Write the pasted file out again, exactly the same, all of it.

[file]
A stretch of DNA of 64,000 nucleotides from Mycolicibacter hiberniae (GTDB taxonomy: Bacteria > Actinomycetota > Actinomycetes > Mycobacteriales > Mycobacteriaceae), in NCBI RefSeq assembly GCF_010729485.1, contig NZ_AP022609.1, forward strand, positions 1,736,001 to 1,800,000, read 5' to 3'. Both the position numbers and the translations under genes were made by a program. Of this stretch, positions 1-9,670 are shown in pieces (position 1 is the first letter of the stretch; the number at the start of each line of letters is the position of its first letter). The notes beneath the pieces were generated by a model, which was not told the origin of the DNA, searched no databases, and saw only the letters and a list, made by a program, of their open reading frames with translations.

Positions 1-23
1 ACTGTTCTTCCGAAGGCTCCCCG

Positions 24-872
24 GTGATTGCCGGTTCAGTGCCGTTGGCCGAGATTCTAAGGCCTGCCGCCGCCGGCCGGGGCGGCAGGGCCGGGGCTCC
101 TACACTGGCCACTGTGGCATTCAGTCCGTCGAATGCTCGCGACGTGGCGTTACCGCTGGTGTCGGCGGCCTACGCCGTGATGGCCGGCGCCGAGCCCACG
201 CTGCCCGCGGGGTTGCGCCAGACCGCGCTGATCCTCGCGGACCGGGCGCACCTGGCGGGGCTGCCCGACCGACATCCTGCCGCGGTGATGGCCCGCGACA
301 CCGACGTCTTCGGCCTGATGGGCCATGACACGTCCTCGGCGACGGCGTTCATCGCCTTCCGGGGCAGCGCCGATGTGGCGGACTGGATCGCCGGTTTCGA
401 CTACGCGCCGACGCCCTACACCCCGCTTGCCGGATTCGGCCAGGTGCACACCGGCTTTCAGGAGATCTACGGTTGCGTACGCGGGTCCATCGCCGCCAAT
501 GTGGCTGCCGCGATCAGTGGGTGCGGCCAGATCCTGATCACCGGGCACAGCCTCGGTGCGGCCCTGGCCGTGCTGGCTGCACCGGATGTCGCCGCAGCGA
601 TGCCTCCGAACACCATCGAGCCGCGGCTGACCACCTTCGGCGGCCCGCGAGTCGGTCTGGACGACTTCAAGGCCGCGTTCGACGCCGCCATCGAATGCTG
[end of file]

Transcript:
A stretch of DNA of 64,000 nucleotides from Mycolicibacter hiberniae (GTDB taxonomy: Bacteria > Actinomycetota > Actinomycetes > Mycobacteriales > Mycobacteriaceae), in NCBI RefSeq assembly GCF_010729485.1, contig NZ_AP022609.1, forward strand, positions 1,736,001 to 1,800,000, read 5' to 3'. Both the position numbers and the translations under genes were made by a program. Of this stretch, positions 1-9,670 are shown in pieces (position 1 is the first letter of the stretch; the number at the start of each line of letters is the position of its first letter). The notes beneath the pieces were generated by a model, which was not told the origin of the DNA, searched no databases, and saw only the letters and a list, made by a program, of their open reading frames with translations.

Positions 1-23
1 ACTGTTCTTCCGAAGGCTCCCCG

Positions 24-872
24 GTGATTGCCGGTTCAGTGCCGTTGGCCGAGATTCTAAGGCCTGCCGCCGCCGGCCGGGGCGGCAGGGCCGGGGCTCC
101 TACACTGGCCACTGTGGCATTCAGTCCGTCGAATGCTCGCGACGTGGCGTTACCGCTGGTGTCGGCGGCCTACGCCGTGATGGCCGGCGCCGAGCCCACG
201 CTGCCCGCGGGGTTGCGCCAGACCGCGCTGATCCTCGCGGACCGGGCGCACCTGGCGGGGCTGCCCGACCGACATCCTGCCGCGGTGATGGCCCGCGACA
301 CCGACGTCTTCGGCCTGATGGGCCATGACACGTCCTCGGCGACGGCGTTCATCGCCTTCCGGGGCAGCGCCGATGTGGCGGACTGGATCGCCGGTTTCGA
401 CTACGCGCCGACGCCCTACACCCCGCTTGCCGGATTCGGCCAGGTGCACACCGGCTTTCAGGAGATCTACGGTTGCGTACGCGGGTCCATCGCCGCCAAT
501 GTGGCTGCCGCGATCAGTGGGTGCGGCCAGATCCTGATCACCGGGCACAGCCTCGGTGCGGCCCTGGCCGTGCTGGCTGCACCGGATGTCGCCGCAGCGA
601 TGCCTCCGAACACCATCGAGCCGCGGCTGACCACCTTCGGCGGCCCGCGAGTCGGTCTGGACGACTTCAAGGCCGCGTTCGACGCCGCCATCGAATGCTG